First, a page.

Suggested by a song by Brecht and Weill
I sweep, I scrub and I work the grit from the nooks and crannies.
I see the evidence of your dirty couplings and weird indiscretions.
And I take. Not anything that you value, but what you’ve thrown away, lost or forgotten.
When you pass me on the stairs, you barely acknowledge I’m human. Which I note against your account. I remember all faces. The bearded businessman on a holiday from his wife’s nagging. The kids on their way down the chute with morphine and chaos. The student with a promising future who bagged it all because he discovered his skill with cards. And so forth. This hotel is haunted—crammed with spooks, in the traditional sense, and another way. All the paths not taken.
I don’t judge. I watch and learn. I lean on my mop and retrieve the dustpan a few seconds longer than I might otherwise. I don’t necessarily listen at the door or watch the clients through secret holes in the wall, but if I’ve finished my chores early—and I’m efficient, and industrious, so inevitably this is the case—then yes, I do drink it all in. Every seamy detail.
And put by the pieces.
Because even if I wasn’t a witch, I still know the worth of insurance, bargaining chips. And while it’s not always the case, chances are if somebody treats me with less than respect, it’s because they’ve got their own personal peccadillos.
I don’t like having to exact retribution, but the thing is, I can. It runs in the family. My grandmother came down here in pirate ships as the resident sorceress, and she taught my mother, who taught me.
So when you see me, have some care, remember that my job, as lowly as it may be, is as essential as yours, even if you’re a magistrate or a surgeon or the President.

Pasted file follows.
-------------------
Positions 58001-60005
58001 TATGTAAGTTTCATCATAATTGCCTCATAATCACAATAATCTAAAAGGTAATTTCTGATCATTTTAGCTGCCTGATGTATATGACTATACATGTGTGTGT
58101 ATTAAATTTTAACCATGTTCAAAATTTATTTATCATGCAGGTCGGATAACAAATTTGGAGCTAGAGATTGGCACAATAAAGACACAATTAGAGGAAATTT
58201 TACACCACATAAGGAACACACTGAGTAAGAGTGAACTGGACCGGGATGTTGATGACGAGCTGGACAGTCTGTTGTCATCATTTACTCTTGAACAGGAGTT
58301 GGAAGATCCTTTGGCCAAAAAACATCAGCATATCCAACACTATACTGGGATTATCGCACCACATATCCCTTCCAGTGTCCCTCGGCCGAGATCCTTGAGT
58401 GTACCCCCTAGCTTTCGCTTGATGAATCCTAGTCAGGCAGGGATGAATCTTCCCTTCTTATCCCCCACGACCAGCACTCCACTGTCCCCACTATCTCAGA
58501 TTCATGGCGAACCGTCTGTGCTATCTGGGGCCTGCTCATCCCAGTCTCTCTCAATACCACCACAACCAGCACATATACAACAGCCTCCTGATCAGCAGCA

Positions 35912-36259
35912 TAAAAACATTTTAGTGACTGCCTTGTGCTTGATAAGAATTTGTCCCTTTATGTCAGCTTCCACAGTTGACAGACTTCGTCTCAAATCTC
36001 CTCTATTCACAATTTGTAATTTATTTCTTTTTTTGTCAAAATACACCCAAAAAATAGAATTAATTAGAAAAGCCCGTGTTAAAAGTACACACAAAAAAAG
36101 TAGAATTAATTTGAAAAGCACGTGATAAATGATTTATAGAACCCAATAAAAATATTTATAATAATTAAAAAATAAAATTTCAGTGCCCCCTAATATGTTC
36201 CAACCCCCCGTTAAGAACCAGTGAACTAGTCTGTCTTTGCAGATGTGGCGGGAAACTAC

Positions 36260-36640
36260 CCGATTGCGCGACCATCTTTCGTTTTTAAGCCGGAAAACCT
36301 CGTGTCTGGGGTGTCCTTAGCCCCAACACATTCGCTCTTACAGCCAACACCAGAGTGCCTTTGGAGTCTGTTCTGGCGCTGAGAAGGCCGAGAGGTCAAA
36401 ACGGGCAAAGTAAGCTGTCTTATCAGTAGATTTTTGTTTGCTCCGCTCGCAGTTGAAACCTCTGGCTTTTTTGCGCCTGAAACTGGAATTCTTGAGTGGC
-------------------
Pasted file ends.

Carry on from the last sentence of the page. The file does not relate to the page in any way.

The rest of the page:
That’s why I smile and trace my fingers through my long, dark locks and say nothing when you elbow me aside, slamming your way down the hall with a bimbo on your arm. I pretend not to see the actress with the drinking problem, even though a simple phone call sends over a tabloid reporter. The hotel ain’t hard to find, it’s right here in the harbor. Just set your GPS for Blackbeard’s Arms.
We had a guest last week who fooled me. This doesn’t happen very often. He was quiet, he was courteous, he acted like an older student from the graduate school here in town, and brought a number of books into his room. Of course I had a glance at the titles when I turned over his covers. When I saw him in the evenings—he took a walk along the quay, a little bit distracted, humming some unknown tune to himself—I asked him how he was, and he was considerate and cordial with an old school manner. His dark goatee was neatly trimmed, his scalp gleamed in the setting sun, and he dressed with a kind of shabby gentility. I wasn’t able to determine who he was or what he actually did, and the books weren’t much help either—volumes on pre-Columbian archaeology, that kind of thing.
I didn’t think much of it, but on the second day when he accidentally bumped up against me in the corridor, all the loneliness I nursed in my heart leapt up thunderously. All at once he wasn’t just some absent-minded scholar—he was very present, very much there, and very much a man. I almost never do this, because it dulls my advantage, but I let him have me.